If it be objected to us on this subject that we ourselves are accustomed to observe certain days, as for example the Lord’s day, the Preparation, the Passover, or Pentecost…And, finally, he who can truly say, “We are risen with Christ,” and “He has exalted us, and made us to sit with Him in heavenly places in Christ,” is always living in the season of Pentecost (Origen. Contra Celsus, Book VIII, Chapter XXII. Excerpted from Ante-Nicene Fathers, Volume 4. Edited by Alexander Roberts & James Donaldson. American Edition, 1885. Online Edition Copyright © 2005 by K. Knight).

In the fourth century, historian and Bishop Eusebius wrote:

All these events occurred during a most important festival, I mean the august and holy solemnity of Pentecost, which is distinguished by a period of seven weeks, and crowned with that one day on which the holy Scriptures attest the reception of our common Saviour into heaven, and the descent of the Holy Spirit among men. In the course of this feast the emperor received the privileges I have described; and on the last day of all, which one might justly call the feast of feasts (Eusebius of Caesaria. The life of the Blessed Emperor Constantine [with the oration of Constantine to the assembly of saints and the oration of Eusebius in praise of Constantine], Chapter LXIV. 1845. Original from Oxford University. Digitized Aug 23, 2006, p. 227).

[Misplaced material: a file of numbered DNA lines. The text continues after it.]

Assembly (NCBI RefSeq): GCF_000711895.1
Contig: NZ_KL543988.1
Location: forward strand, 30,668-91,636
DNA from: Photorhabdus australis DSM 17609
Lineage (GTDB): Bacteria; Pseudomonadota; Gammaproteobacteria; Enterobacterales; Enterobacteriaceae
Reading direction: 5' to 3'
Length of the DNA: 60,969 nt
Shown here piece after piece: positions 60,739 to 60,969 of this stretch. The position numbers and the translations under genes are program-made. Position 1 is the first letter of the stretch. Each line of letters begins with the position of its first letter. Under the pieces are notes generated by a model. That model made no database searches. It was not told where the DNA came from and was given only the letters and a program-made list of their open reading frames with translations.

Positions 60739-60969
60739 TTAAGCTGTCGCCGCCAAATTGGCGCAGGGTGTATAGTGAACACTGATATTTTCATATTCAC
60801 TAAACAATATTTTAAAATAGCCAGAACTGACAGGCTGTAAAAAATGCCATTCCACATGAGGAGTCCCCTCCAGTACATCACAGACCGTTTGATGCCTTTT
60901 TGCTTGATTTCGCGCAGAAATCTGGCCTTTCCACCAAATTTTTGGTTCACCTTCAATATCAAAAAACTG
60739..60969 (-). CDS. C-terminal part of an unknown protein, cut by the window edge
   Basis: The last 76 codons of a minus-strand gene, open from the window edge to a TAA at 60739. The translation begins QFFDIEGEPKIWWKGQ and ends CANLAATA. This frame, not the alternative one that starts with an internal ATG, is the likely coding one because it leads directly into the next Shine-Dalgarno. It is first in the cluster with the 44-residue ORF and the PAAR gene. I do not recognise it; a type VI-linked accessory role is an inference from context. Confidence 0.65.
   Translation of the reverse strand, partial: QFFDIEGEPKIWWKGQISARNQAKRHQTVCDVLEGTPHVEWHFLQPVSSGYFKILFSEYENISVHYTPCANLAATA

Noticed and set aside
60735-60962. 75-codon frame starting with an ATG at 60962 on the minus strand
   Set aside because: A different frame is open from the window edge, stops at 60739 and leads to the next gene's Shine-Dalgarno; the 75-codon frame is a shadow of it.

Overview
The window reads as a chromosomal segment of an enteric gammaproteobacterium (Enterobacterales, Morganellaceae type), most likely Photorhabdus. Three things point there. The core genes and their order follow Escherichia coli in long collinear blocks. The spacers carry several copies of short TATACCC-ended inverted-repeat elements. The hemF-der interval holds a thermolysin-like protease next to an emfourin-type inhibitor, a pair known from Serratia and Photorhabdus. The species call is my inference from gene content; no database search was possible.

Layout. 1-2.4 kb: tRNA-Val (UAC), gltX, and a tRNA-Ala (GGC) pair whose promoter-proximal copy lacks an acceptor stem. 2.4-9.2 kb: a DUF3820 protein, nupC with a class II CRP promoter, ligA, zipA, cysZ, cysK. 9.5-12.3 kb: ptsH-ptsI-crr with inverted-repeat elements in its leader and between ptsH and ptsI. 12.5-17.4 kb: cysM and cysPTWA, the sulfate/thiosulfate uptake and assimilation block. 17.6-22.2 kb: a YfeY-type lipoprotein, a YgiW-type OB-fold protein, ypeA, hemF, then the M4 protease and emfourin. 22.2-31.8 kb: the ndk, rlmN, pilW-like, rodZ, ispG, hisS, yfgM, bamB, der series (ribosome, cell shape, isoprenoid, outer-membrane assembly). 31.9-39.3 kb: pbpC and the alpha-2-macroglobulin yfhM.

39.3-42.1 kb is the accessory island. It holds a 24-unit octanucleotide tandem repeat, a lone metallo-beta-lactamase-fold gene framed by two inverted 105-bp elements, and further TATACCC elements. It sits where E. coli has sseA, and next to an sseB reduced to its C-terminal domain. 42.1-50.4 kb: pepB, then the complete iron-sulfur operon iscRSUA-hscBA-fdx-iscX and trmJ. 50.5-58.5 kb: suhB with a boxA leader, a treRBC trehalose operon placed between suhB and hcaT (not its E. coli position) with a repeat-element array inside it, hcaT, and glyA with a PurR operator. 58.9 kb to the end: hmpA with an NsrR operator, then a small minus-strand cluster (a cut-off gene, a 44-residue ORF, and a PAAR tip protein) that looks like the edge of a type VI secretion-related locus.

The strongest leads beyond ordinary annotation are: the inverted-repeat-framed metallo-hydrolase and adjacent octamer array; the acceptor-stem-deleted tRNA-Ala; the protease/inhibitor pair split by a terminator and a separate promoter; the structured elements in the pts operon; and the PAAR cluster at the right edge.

Although it was not called Whitsunday then (and should not be now), it is clearly documented that those who professed Christ in the first, second, third, and fourth centuries celebrated the Feast of Pentecost.

Furthermore, notice what Archbishop of Constantinople John Chrysostom wrote about it in the fourth century:

When, it says, the day of Pentecost was fully come: that is, when at the Pentecost, while about it, in short. For it was essential that the present events likewise should take place during the feast, that those who had witnessed the crucifixion of Christ, might also behold these…And, it says, there were dwelling at Jerusalem Jews, devout men. The fact of their dwelling there was a sign of piety: that being of so many nations they should have left country, and home, and relations, and be abiding therefor it was Pentecost. (Chrysostom J. The homilies of S. John Chrysostom, Archbishop of Constantinople: on the Acts of the Apostles, Volume 1, Homily IV. John Henry Parker, 1851. Original from Harvard University. Digitized, Apr 12, 2008, pp. 53, 55, 56).

So, he admitted that after the resurrection, the faithful needed to be present at what was then considered to be a “Jewish feast”.

Notice what else John Chrysostom wrote:

But why did the Holy Ghost come to them, not while Christ was present, nor even immediately after His departure, but, whereas Christ ascended on the fortieth day, the Spirit descended when the day of Pentecost, that is, the fiftieth, was fully come ? And how was it, if the Spirit had not yet ‘” come, that He said, Receive ye the Holy Ghost? In order, to render them capable and meet for the reception of Him. (Chrysostom J. The homilies of S. John Chrysostom, Archbishop of Constantinople: on the Acts of the Apostles, Volume 1, Homily I. John Henry Parker, 1851. Original from Harvard University. Digitized, Apr 12, 2008, p. 11).